New Mexico Governor Michelle Lujan Grisham signed today an executive order adopting the International Holocaust Remembrance Alliance (IHRA) definition of antisemitism, prompting praise from US Jewish groups.
The order ensures that New Mexico’s Executive Department will base its assessments of antisemitism complaints on the definition.
Commenting on the news on Tuesday, StandWithUS CEO Roz Rothstein called on other lawmakers to follow Governor Lujan Grisham’s lead.
“We know that current understanding of antisemitism is insufficient without a clear definition,” she said. “We need other governors, state and local legislators and organizations to adopt the IHRA definition to help identity, report, and combat antisemitism.”
Jordan Cope, Director of Policy Education for StandWithUS, was present for the order’s signing at the governor’s mansion. He noted that without the definition, “people may have no idea when they are witnessing — or even engaging in — antisemitism.”
“Because antisemitism mutates over time, it is sometimes difficult to identity,” he said. ” Anti-Jewish bigotry was once focused on the religion of Jews, vilifying them for various aspects of their religious beliefs. Then antisemitism changed to focus on the notion of race, demonizing Jews for being inferior to ‘pure-white’ Aryans. Most recently, antisemitism is also connected to the State of Israel, demonizing the country perceived as the Jewish collective much like older forms of antisemitism focus on the individual Jew.”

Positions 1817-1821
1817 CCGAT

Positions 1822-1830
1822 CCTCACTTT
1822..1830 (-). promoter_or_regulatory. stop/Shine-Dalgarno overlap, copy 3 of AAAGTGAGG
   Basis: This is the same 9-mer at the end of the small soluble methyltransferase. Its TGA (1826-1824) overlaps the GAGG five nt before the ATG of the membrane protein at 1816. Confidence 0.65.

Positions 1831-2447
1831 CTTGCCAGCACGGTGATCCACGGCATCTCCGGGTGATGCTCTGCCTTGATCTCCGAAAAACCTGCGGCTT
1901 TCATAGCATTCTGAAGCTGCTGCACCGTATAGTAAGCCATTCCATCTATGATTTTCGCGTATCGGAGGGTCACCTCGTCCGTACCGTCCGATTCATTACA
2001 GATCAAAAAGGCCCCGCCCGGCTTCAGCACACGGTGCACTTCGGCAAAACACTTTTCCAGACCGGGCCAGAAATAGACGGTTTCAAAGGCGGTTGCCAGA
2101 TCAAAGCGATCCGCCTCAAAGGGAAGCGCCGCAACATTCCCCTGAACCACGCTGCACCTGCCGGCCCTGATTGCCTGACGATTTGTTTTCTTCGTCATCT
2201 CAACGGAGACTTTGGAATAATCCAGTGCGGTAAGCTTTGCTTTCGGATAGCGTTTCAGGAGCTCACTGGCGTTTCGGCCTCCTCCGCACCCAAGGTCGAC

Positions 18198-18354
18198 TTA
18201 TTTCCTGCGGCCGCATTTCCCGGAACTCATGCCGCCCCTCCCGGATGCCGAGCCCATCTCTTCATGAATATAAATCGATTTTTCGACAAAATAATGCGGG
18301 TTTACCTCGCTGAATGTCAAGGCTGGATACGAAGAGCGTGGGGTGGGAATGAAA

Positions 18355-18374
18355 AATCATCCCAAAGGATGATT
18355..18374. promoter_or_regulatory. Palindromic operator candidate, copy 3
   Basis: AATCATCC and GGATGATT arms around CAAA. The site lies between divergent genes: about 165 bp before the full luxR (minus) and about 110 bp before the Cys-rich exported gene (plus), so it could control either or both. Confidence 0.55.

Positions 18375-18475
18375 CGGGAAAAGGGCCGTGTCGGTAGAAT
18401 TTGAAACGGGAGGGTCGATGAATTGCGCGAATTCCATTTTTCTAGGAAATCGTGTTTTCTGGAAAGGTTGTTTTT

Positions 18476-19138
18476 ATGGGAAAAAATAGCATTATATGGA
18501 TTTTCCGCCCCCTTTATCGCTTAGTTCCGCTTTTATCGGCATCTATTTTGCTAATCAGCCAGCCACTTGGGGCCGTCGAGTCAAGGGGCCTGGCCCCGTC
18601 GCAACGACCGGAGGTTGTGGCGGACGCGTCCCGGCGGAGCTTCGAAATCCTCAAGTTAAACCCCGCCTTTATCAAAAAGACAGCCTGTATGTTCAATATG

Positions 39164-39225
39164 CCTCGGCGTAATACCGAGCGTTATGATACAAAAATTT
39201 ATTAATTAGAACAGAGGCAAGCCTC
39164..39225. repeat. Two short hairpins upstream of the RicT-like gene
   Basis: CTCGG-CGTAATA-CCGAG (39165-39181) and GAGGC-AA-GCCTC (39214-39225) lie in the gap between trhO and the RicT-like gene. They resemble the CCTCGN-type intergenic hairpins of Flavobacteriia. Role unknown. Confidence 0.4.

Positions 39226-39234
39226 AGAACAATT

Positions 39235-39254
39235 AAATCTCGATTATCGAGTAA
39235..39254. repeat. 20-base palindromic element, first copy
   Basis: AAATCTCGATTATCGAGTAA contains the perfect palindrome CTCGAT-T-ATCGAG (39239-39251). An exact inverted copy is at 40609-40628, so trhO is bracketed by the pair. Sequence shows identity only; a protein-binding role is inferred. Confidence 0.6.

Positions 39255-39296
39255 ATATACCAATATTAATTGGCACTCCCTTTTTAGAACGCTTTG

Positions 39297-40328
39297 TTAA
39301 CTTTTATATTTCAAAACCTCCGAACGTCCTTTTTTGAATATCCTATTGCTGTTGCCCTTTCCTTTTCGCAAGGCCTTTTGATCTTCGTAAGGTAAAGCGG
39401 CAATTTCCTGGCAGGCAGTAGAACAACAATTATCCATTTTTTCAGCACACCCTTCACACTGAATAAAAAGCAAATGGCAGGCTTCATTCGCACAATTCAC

Governor Grisham’s executive order was also embraced by Israeli-American Coalition for Action.
Its board chairman, Shawn Evenhaim, said, “IAC for Action applauds Governor Grisham for not only recognizing IHRA, but for implementing it in order to ensure equal protections from discrimination for Jewish victims. We are grateful to see that Jewish and Israeli-Americans are not left to contend with incidents of antisemitic hatred alone.”
The International Holocaust Remembrance Alliance (IHRA) definition of antisemitism is used by over 850 governing institutions, including the US State Department, European Union, and the United Nations. Over 30 countries have adopted it with support from lawmakers across the political spectrum.